In-Depth

Why Immigration Facilities Are Struggling To Contain A Mumps Outbreak Among Detained Migrants

More than 500 cases have been confirmed in Texas immigration facilities, and quarantines are taking a toll on migrants’ legal cases and mental health.

Immigration and Customs Enforcement (ICE) has confirmed dozens of cases of mumps in at least 16 detention facilities across the state.

In the United States, mumps is a rare disease that’s nearly been eradicated. But inside federal detention facilities, immigrants are thousands of times more likely to contract the disease, creating a public health crisis that authorities are struggling to control.

The outbreak started with five cases in October 2018 in Texas. Now it’s spread to 540 migrants in holding facilities across the state.

Nationally, nearly 900 cases have been confirmed in 57 different Immigration and Customs Enforcement (ICE) facilities, according to a recent report from the Centers for Disease Control and Prevention (CDC). 

“Clearly by putting them in these facilities at risk for spread of disease we’re putting them at risk for harm,” said Dr. Jody Rich, an epidemiologist at Brown University who has tracked the outbreak.

“A ticking time bomb”

Mumps is rare in the U.S. since most Americans receive a vaccine when they’re kids to protect against it. Outbreaks may pop up from time to time in schools or prisons. However, this marks the first time ever mumps has plagued these detention facilities, according to the CDC.

But Rich said it could be a preview of worse outbreaks ahead.  

“I think this is a ticking time bomb to have a measles outbreak in detention facilities and you’re going to get a lot more people with more serious disease,” Rich said. 

He said a major factor in the heightened risk is that most migrants come from countries that didn’t routinely offer the measles, mumps and rubella vaccine until the mid-nineties. The same vaccine prevents both diseases. 

“We’re taking a largely unvaccinated population, concentrating them in a very high-risk setting where people have active disease and we’re going to see more and more outbreaks,” Rich said. 

Rich, who also directs the advocacy group Center for Prisoner Health and Human Rights, said the government should take better care of the people it detains.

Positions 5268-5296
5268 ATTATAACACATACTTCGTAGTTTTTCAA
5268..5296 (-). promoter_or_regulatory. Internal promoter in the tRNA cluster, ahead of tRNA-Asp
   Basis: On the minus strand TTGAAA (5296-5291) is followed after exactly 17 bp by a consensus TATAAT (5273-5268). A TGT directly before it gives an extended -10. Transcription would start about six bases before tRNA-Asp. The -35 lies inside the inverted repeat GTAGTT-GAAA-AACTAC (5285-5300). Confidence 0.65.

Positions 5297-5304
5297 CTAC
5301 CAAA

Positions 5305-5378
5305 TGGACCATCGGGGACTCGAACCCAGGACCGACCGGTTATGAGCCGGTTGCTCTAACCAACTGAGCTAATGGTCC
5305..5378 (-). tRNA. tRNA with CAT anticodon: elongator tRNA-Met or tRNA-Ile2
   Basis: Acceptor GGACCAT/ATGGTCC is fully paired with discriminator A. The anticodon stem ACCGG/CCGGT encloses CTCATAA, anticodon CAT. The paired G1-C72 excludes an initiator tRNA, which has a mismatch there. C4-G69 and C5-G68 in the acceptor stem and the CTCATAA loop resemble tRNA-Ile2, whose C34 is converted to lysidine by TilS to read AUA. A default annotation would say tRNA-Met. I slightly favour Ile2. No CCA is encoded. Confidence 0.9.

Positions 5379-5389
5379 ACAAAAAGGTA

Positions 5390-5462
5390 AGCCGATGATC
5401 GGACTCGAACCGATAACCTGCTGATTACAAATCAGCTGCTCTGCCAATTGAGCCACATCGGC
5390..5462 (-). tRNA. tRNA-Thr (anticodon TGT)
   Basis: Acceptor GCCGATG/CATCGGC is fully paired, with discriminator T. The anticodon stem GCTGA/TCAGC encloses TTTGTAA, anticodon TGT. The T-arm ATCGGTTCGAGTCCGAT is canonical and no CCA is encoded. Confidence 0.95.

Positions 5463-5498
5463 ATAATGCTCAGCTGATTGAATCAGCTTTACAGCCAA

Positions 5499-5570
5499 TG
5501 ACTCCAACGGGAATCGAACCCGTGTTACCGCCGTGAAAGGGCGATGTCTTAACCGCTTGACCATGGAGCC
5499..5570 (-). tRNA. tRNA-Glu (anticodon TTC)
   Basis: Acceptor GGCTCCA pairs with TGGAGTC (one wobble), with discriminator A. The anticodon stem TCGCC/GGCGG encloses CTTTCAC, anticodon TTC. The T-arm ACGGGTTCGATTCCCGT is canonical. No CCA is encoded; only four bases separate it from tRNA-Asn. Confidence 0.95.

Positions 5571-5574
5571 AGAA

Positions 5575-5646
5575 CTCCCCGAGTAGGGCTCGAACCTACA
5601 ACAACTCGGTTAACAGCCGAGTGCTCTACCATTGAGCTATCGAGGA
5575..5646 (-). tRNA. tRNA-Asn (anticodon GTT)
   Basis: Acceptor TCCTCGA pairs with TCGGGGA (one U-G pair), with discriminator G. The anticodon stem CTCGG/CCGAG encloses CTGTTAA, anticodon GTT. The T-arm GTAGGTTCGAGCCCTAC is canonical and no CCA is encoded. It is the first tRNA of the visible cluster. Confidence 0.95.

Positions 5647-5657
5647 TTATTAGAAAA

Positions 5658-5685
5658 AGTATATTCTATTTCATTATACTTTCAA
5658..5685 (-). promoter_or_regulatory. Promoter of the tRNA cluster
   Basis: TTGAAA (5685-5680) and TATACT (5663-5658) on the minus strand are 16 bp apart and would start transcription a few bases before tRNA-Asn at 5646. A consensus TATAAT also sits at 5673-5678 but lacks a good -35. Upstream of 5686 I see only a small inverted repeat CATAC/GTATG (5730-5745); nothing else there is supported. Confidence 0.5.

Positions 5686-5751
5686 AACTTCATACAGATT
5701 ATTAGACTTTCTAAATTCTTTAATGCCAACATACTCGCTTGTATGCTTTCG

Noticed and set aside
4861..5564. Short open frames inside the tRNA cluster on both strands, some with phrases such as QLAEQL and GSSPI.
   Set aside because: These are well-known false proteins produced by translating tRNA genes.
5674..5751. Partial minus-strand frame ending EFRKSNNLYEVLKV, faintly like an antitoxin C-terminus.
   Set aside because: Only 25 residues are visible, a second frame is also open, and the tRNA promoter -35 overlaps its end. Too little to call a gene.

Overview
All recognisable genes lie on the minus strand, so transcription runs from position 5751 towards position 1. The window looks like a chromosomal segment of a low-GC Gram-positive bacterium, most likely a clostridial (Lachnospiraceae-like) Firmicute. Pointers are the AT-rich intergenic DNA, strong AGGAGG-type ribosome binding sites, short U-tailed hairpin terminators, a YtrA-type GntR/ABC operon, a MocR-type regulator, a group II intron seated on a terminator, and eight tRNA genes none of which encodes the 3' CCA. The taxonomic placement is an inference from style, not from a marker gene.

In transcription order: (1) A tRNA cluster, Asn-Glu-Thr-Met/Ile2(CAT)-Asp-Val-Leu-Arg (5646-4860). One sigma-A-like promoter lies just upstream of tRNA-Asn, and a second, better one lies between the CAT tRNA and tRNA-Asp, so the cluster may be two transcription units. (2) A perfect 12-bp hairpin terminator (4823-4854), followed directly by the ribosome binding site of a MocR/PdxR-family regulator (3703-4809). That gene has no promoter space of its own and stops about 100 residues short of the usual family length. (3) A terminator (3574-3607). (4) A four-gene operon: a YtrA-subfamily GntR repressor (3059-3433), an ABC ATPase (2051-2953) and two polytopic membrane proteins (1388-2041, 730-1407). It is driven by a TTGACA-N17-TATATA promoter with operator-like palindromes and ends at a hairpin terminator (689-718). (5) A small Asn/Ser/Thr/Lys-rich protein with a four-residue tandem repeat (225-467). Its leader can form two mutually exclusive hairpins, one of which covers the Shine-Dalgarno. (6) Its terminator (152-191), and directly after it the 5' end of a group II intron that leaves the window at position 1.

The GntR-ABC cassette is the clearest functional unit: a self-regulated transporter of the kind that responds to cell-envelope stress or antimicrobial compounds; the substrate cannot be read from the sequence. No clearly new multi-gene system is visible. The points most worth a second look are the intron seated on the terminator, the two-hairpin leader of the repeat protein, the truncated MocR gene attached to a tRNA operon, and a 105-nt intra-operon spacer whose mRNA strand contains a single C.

The mumps measles rubella (MMR) vaccine

Rich said one possible solution is to vaccinate immigrants during their initial health screening. To try and control the spread of the disease, the CDC said ICE has provided 25,000 mumps vaccines, but ICE wouldn’t release any details.

And it’s not clear if 25,000 doses is enough. Last month alone, immigration authorities detained 64,000 migrants who crossed the southern border — more than double the number of vaccines administered. 

Mumps causes fever and swelling in the jaw, but generally is not a fatal disease. Still, a lot can go wrong, like a serious symptom called orchitis.

“Infection disseminates, for men, into their testicles and that can cause infertility and severe pain and worse complications,” Rich said. 

The CDC said that 79 of the nearly 900 detainees with mumps had orchitis and 13 were hospitalized. 

There are also worries the mumps outbreak could reach the general population. It’s already infected 33 staff members at immigration facilities. 

This transmission electron micrograph (TEM) shows the presence of numerous paramyxovirus virions, which in this instance, were responsible for a case of the mumps.

The problems with quarantine

To prevent the spread of mumps, thousands of immigrants have been quarantined in states like Louisiana, Texas and Colorado — and that isolation can further complicate detention. 

Immigration lawyer Jodi Goodwin said she couldn’t see her client, who was detained in South Texas, for almost four months because of rolling quarantines.

The quarantine delayed his detention and his case, which she said is all too common.

“All the lawyers that practice any type of detained work down here along the border have been impacted by the mumps outbreak and also other diseases,” Goodwin said.

Besides prolonging detention, quarantine can also be traumatic. 

“I’m panicked, afraid,” one immigrant told Houston Public Media.

He asked to remain anonymous because he fears speaking out could hurt his immigration case. A native of Honduras, he’s been living in the United States illegally since 2002 and is married to a U.S. citizen. He was detained at the Pearsall detention center near San Antonio after ICE picked him up at a county probation office.

ICE Health Service Corps provides care to detained immigrants.

He said he’s not the same person since he was quarantined.

“I went to the doctor, I had a sore throat, sinuses or something,” he said. 

His doctor thought he might have mumps so they tested and transferred him to solitary confinement because of “overflow” in their medical wing, according to ICE medical records shared with Houston Public Media. 

He said his room was freezing and small, five feet by five feet. He couldn’t see his wife when she came to visit. 

While the use of quarantine is standard for outbreaks, solitary confinement is supposed to be used as a last resort, according to ICE guidelines. 

“I started to cry, I said ‘Why do they have me here?'”

His mumps tests came back negative and he was removed from solitary after spending more than a week in isolation.  

Meanwhile, the number of mumps cases continues to climb. Texas health authorities confirmed 37 new cases in ICE — and other immigration facilities — since the CDC’s last report in August.

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